The Assembly is back to a full house after seating a new representative for District 17 and closing a bizarre chapter in state legislative history.
Odis “Tyrone” Thompson spent the last week getting a crash course in how the legislature works and now will hit the ground running with the busiest third of the session still to-go.
“It’s a surreal moment, I must say, but it’s time to snap out of it, because it’s a lot of work to do,” Thompson told reporters after his first floor session.
Thompson is filling a vacancy created when the Assembly elected to expel one of its own last month for the first time in state history.
Former Assemblyman Steven Brooks, D-North Las Vegas, was expelled from the body in March after a series of disturbing incidents involving the police this year.
Thompson was one of two Democratic applicants for the seat who were endorsed by Assembly Leadership. His selection was unanimous by Clark County commissioners earlier this month.
“I’m ready to get to committee work now,” Thompson said. “We have a little bit over 40 days to do some great work and definitely to represent a district that hasn’t been represented from the beginning of the session.”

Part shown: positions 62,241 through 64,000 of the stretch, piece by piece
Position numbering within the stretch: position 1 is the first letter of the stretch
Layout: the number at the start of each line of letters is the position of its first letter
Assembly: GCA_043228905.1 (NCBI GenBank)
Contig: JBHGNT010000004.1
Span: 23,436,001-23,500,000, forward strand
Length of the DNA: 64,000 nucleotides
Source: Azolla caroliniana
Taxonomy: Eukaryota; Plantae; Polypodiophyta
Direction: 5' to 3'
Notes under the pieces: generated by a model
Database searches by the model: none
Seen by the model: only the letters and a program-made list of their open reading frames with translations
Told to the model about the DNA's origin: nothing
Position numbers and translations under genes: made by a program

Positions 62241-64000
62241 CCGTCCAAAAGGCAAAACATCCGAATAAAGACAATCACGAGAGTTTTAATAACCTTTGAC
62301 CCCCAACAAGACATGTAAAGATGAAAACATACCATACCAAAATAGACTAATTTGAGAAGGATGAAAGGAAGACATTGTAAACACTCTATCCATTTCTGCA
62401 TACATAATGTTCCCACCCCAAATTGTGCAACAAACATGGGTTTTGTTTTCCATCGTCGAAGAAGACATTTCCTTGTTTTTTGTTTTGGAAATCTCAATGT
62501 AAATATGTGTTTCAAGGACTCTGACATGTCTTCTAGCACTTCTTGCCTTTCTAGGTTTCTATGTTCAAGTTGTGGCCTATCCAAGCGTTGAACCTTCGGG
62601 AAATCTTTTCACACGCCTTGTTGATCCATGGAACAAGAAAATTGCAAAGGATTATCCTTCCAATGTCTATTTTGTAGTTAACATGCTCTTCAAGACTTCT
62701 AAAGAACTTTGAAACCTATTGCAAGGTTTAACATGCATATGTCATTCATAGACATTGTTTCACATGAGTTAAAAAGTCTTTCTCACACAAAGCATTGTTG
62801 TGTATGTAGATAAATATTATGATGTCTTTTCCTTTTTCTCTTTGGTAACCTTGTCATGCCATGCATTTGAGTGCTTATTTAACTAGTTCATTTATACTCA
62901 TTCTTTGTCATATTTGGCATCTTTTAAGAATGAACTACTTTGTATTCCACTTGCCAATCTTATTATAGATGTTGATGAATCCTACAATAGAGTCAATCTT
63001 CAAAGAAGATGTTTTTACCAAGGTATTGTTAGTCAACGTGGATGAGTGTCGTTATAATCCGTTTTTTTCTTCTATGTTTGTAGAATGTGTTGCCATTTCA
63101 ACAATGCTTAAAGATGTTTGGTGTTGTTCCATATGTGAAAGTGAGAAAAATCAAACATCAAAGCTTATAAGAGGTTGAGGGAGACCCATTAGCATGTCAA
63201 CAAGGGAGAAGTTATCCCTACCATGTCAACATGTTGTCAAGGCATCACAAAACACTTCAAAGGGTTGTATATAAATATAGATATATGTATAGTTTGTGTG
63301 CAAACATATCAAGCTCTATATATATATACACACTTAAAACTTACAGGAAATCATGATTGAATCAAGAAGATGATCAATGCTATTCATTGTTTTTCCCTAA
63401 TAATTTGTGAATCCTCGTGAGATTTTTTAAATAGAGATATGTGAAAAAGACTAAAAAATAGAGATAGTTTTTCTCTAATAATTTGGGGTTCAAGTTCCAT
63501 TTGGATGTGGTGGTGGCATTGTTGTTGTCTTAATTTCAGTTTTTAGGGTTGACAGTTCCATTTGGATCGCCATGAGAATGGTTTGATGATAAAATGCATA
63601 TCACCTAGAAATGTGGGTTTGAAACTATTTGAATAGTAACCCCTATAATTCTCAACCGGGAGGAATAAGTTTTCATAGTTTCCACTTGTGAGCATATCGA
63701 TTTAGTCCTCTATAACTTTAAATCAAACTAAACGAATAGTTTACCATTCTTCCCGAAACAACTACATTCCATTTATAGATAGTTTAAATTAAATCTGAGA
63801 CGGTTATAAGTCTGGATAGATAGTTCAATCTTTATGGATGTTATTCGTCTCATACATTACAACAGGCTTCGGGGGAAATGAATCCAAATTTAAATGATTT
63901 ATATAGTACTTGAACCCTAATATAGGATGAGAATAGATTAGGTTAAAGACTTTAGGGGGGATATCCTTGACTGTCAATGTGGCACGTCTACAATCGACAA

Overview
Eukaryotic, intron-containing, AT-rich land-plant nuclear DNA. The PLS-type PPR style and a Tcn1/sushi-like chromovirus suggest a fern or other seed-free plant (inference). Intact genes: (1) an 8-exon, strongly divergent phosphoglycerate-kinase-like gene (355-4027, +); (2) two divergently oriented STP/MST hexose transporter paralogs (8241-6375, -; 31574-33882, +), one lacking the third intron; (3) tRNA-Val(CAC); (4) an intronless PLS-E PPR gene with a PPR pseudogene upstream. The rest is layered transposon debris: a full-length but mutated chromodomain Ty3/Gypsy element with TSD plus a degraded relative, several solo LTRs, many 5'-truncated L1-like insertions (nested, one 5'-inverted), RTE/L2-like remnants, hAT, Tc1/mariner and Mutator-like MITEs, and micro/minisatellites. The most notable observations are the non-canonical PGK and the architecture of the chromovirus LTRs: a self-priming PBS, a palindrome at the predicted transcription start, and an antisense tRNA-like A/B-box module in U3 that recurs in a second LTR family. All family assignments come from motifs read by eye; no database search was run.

He will serve on the judiciary, natural resources, health and human services and legislative operations committees. He said his top priorities will be “everything and anything” related to all levels of education and Medicaid expansion in the Silver State.
“Even though I’m not sitting on that committee, I’ll be really watching those bills,” the 55-year-old Democrat said of the education bills working their way through the legislature.
He now represents one of the most diverse Assembly districts in the state in North Las Vegas. The district has a 24 percent African-American population and a 31 percent Hispanic population.
During the interview process, several Clark County residents spoke of Thompson’s community and church involvement. Thompson, who is black, also had the endorsement of the Clark County Democratic Black Caucus.
Thompson was born and raised in North Las Vegas, and politics at the state or local level were always “part of the career plan,” he said.
Brooks was arrested three times this year — twice before his expulsion and once after. The first was for allegedly threatening Assembly Speaker Marilyn Kirkpatrick, D-Las Vegas, in January, and the second came less than a month later.
His most recent arrest happened in California hours after he was expelled from the Assembly. He is currently in jail facing charges from that arrest. He also was indicted this week in southern Nevada on a weapons charge stemming from an arrest in January.